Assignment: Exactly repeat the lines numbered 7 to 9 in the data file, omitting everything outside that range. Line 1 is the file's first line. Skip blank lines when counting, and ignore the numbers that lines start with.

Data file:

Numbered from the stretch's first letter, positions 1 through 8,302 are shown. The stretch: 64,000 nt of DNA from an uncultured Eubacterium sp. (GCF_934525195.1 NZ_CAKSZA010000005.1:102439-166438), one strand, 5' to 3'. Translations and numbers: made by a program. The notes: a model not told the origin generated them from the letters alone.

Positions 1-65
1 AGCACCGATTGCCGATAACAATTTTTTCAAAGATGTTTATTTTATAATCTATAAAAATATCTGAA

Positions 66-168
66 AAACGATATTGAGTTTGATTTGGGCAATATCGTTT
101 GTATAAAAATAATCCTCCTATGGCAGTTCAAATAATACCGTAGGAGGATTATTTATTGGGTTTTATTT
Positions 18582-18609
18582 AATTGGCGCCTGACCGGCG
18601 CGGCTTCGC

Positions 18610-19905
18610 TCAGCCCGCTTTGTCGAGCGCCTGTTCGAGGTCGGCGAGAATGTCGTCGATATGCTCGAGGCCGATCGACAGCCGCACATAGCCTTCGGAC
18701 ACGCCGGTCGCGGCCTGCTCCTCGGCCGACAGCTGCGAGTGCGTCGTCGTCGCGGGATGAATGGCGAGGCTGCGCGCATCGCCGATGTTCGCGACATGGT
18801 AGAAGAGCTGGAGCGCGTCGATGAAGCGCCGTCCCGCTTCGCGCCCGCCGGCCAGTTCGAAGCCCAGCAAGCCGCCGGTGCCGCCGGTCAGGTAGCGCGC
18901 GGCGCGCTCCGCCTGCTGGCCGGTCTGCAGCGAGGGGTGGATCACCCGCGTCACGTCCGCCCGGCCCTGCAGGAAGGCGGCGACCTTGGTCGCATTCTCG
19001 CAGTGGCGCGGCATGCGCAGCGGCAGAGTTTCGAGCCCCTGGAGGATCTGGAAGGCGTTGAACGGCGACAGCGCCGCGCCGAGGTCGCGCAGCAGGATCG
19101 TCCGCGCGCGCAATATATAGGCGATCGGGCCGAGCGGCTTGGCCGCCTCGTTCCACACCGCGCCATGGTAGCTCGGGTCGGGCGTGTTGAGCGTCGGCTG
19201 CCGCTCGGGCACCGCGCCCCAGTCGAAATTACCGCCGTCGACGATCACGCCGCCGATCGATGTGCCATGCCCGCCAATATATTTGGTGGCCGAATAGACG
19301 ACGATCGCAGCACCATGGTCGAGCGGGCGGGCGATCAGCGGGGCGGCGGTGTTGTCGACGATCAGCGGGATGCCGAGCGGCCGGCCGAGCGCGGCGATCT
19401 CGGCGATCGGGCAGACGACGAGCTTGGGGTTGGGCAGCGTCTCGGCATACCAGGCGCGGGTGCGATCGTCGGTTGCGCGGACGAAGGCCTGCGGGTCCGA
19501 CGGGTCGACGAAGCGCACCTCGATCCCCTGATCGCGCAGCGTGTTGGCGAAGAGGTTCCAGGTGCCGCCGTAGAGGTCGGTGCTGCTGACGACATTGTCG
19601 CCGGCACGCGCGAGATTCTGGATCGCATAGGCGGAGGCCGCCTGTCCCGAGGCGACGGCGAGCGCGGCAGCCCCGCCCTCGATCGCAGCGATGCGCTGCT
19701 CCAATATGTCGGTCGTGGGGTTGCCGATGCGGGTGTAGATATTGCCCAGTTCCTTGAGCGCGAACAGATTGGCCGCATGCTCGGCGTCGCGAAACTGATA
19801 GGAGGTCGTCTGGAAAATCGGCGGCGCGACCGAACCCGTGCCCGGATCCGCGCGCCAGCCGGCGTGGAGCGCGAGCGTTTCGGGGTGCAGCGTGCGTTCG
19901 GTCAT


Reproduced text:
Positions 18582-18609
18582 AATTGGCGCCTGACCGGCG
18601 CGGCTTCGC